In 1995, Microsoft researcher Bill Buxton develops a multi-handed interactive tabletop surface with the Input Research Group at the University of Toronto. The device, “the interactive desk,” was a three-foot diagonal drafting table–like surface capable of sensing high-resolution input by using a stylus in one hand and simultaneously optically sensing (using a video camera) the pose and position of the other hand on the surface, so as to enable it to manipulate graphical objects with the other.

Among other things in the config.xml, there are also notable sections commented out including “Milan Locations” – presumably where you can see the Surface in-use, “Road Show Calendar” – Microsoft might be touring the Surface demo across the United States, and as well as the much anticipated “Tech Specs” – self explanatory.

None of this to-be-revealed content has actually been uploaded to the server, so don’t bother looking. But hold your breath until at least tomorrow where Bill Gates is most definitely going to be talking about the Surface.

Update: Comments in the XML file has now been removed, but I have backups. 😀

Microsoft Surface wallpaper and hidden image on website hints at multi-touch Zune release on Nov 14?

Microsoft SurfaceSo the wraps have been taken off Microsoft Surface, a tabletop computer that’s the result of countless years of research papers and project codenames (TouchLight, PlayAnywhere, PlayTogether, PlayTable, Milan) all stuffed inside a 30-inch silver box. Whilst not exactly as portable as the iPhone (carry case sold separately), the Surface features an almost identical multi-touch technology as many other Minority Report inspired research projects – once you’ve seen one, you’ve seen it all. I don’t have much else to say about it, so just check out the official website, press release and two-or-so blogs who picked up the story.

However I did uncover a cool background image featured in the Flash website which makes a great wallpaper. Spent roughly 30 minutes cleaning up the horrendous JPEG compression that someone thought might have saved some bandwidth (pfft, bandwidth), stuck a logo on it and called it a day. Wow, special thanks to Mickey Slater (who designed the site) for providing an uncompressed version. Looks pretty sick.

But whilst digging around the Flash file, I also found a piece of image leftover from the project’s development process that either holds some relevance or I’m just over-reacting to mindless filler-text. Nevertheless, I thought I should share it.

Milan website image

What’s interesting here are the differences between this mock-up and the actual press page that’s currently on the live website. First of all, the media image placeholders have been replaced with better images – trivial and not significant. But on the second line, all of the executives have been replaced from the directors in the Entertainment division to leaders of the Surface team itself – J. Allard included. Wonder why.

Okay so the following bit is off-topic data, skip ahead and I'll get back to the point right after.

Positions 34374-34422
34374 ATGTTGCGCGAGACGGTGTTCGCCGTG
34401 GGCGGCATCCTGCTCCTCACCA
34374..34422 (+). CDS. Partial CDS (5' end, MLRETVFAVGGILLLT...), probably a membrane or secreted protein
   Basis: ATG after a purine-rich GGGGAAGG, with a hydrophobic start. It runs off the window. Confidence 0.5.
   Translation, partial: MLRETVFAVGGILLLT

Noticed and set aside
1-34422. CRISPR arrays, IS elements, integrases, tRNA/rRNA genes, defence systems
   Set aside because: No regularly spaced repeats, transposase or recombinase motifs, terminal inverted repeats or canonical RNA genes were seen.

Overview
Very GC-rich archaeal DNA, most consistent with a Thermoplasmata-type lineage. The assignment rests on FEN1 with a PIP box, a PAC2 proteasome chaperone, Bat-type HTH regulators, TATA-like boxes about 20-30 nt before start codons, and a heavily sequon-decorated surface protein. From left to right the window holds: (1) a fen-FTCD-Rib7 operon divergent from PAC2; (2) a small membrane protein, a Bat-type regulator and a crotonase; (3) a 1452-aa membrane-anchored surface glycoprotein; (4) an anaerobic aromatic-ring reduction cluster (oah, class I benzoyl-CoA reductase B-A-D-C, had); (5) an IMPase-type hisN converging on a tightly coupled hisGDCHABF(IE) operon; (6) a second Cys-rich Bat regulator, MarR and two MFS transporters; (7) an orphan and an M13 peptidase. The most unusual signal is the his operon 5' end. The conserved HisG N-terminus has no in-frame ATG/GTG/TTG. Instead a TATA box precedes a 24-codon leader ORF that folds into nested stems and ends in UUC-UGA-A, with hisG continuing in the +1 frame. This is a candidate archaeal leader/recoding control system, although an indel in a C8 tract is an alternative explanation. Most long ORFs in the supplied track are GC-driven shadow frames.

But the most interesting are the sample “press releases”. November 14 seems to be a date of significance, but if you read the third release, “Microsoft’s New Milan Media Player on Store Shelves on Nov 14”, it becomes fascinating. Milan being the codename for “Surface”, it would be not far-fetched to assume a “Milan Media Player” is a portable media device which has multi-touch capabilities, which brings me to the Zune. The Zune, which is now due for a second revision pops to my mind. And out of pure coincidence, November 14 is also the date of the Zune launch in 2006. Announcing a multi-touch 2nd generation Zune on the first anniversary sounds like a good pretty good plan to me.

Update: How could I forget to credit Mary Jo for accurately reporting on this almost five days ago! She lives up to her reputation.

Dell creates piss-poor comparison between XP and Vista, expects people to buy it

Dell - Can you see it?I can see why Vista isn’t selling well with crap like this.

Last month, there was a bit of a backlash against Windows Vista when Dell reintroduced XP back to its product offerings across a range of home and business systems. Even though I strongly advise against gamers upgrading to Vista on their current system, but I don’t quite understand why anyone would want to pay good money for second-rate technology on a brand new system. They’re only going to have to pay even more money in half-a-year’s time when all drivers are well and good. But today, I came across something on that might have explained this.

I was actually looking around for the new Ubuntu offerings when I stumbled across this promotional video titled “Vista vs. XP“. I was expecting to see flying-buzzwords and all sorts of hype-generating effects that would have wow-ed the customer into getting Vista as soon as possible, but it turns out to be a piss-poor attempt at explaining what an operating system is with a corny script and unspectacular demos. Have a look at the video to see what I mean.

A list of things that bugged me:

  • “Can you see it?” – Who at Dell came up with this crap? Microsoft obviously didn’t. And what’s with the face expression that looks like he wants to murder someone when he says it?
  • “Many of you won’t be able to run Vista on your current system specs” – What a great way to get people excited by telling them how incompetent their computer systems are.
  • Tina Riquelmy, the “Vista Expert” – You would assume a “Vista Expert” might be someone from Microsoft or an Microsoft evangelist who really knows the guts of Vista, but it turns out Tina is actually a Senior Product Manager at Dell. What’s with her voice? It gets quieter and quieter. At least find someone who’s a little more energetic.
  • “Phenomenally different than any operating system you’ve ever used”. So let’s rename an album in real-time. (1:30) – Dell decided to showcase the phenomenally different digital music experience that is in Vista by showing a 15-second clip of “how-to” rename your music albums.
  • A security scan that freezes on the first file (2:35) – A bit of a trivial thing, but at least record a demo when software works as it should. Windows Defender stuck at scanning the first file for is not a good demo.

To say that was disappointing is an over-statement. I can’t imagine any average consumer to want to buy Vista after seeing that. With all $500million dollars poured into marketing Vista, some of Microsoft’s biggest partners still fail to create a campaign even on the borderline of Apple’s Get-a-Mac ads.